It’s hard to believe that the month of May has begun and is well under way. In just a few weeks, the dreaded hurricane season will be here. For the last two years Jamaica has been fortunate – untouched by storms. How long will our luck hold out, I wonder?
Thanks, Mr. Mosquito! The aedes aegypti mosquito is such a generous little creature – and we have been having a great deal of rain in recent days, so those little larvae will be wriggling like crazy if we’re not careful. The Ministry of Health has just revealed that many of the 700 cases of suspected Zika virus infection have turned out to be dengue fever! Only 8 are confirmed as Zika, and almost all these cases are in St. Catherine. This is very disturbing, and Dr Sonia Copeland says the Ministry of Health is “very concerned about dengue.” Types 3 and 4 of the dengue virus are circulating; in the parishes of Trelawny, St. Ann, St. James and Hanover it is Type 4. I am trying to figure out which is the most (or least) serious type but cannot find this information. I had dengue fever once (the second mildest form) and it was horrible. We need to hear more details from the Ministry, and we need the Ministry to post regular updates on its website, which is really out of date! (Thanks to Minister Tufton for responding on Twitter to this issue we raised – we look forward to hearing more). Meanwhile we hear Jamaica is one of the countries to participate in a pilot project with sterile mosquitoes – perhaps starting later this year.
U.S. law enforcement has now joined the search for the killers of the two American missionaries, Randy Hentzel and Harold Nichols, in St. Mary. The autopsies (performed in almost record time) revealed the two men died from gunshot and chop wounds. Police Commissioner Williams looked nervous at a press conference this week, and Tourism Minister Ed Bartlett went on at some length about this being an extremely rare event. Jamaicans are wincing at the horribly bad overseas press (and not just in the U.S.) – but cannot escape the fact that our murder rate is one of the highest in the world…Fact. And yes, the U.S. has a serious gun violence problem. But let us not get all defensive and prickly when the U.S. press haul us over the coals; Jamaican journalists would do the same thing, if the situation was reversed, wouldn’t they? We cannot, and should not blame other countries for our crime problem.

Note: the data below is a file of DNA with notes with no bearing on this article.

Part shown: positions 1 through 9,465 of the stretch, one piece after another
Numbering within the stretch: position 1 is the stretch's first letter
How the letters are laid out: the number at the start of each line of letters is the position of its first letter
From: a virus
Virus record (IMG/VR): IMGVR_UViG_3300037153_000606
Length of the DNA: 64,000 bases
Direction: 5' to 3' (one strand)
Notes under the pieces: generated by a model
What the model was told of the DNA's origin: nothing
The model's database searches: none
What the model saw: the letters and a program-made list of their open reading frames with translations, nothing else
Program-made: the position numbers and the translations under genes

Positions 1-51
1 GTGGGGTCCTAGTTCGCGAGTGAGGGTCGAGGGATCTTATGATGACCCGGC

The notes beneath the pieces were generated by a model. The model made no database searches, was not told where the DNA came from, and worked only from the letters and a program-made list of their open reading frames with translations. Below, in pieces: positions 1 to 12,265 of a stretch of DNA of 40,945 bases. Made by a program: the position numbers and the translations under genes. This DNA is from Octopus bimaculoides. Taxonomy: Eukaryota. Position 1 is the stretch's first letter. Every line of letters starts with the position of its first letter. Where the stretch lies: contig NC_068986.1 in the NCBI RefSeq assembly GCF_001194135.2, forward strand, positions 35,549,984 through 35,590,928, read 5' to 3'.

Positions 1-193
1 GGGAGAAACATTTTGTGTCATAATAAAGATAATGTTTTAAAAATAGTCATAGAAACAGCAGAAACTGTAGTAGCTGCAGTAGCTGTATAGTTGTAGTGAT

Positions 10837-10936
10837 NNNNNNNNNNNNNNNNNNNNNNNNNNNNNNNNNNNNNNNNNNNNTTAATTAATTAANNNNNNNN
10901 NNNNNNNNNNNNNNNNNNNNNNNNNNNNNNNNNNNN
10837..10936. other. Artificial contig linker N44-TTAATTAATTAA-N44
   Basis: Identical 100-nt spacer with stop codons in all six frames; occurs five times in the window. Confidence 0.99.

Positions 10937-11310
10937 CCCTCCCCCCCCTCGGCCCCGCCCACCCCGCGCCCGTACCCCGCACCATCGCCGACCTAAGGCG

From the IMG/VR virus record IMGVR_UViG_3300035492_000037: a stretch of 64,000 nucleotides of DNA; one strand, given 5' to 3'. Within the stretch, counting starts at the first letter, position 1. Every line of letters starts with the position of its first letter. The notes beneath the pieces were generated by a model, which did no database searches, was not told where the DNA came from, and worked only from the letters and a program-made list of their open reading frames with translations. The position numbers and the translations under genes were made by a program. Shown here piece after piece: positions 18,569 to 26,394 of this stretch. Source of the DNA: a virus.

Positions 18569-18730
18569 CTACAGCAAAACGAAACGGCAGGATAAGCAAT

On the rather grim topic of autopsies, I understand that a former government pathologist, Dr. Rao (unfortunately no longer in Jamaica) managed to reduce the waiting time quite dramatically a few years back. However, people stand to benefit from delays – funeral homes, for example, who get lots of fees for storing bodies. These matters aren’t always a question of scarce resources, as we well know. We have to ask: Qui bono?
Education Minister Ruel Reid has met with Dr. Wayne West and his Love March Movement members (how inaccurately named that movement is, since they demonize whole sectors of the population, loudly and hatefully). He has even appeared with them on CVM Television’s Live at Seven – a repeat performance for Dr. West, who loves this phrase “sexual nihilism” (formerly “sexual anarchism”). These so-called Christians (I say so-called, because they do not fit my definition of “Christian”) have seized the opportunity (and the ear) of the Education Minister regarding the Health and Family Life Education curriculum in schools – which, although revised, still seems to worry them. You see, these people have an obsession with sex, and specifically with homosexuality. “There is no homosexual gene,” they say, and wicked foreigners like UNICEF and International Planned Parenthood are teaching little children to have sex in all sorts of ways. We know Minister Reid is a conservative Christian himself. But please Mr. Minister, do at least listen to other voices in the discussion – not just Dr. West (who behaves quite reasonably on television programs – but in action, he is quite a different kettle of fish, prone to shouting people down and calling them names! Dear me.
Nevertheless, the The National Family Planning Board-Sexual Health Agency (as it’s now called), headed by the marvelous Dr. Denise Chevannes, is holding public consultations on Jamaica’s first Sexual and Reproductive Health (SRH) Policy and the revision of the National HIV/AIDS Policy. The first will take place on Tuesday May 10 in Port Antonio. The final draft revised National HIV Policy is on their website: http://jnfpb.org Do make sure to attend one of these consultations. (By the way, the NFPB’s Facebook page is completely useless; it contains no useful information whatsoever!)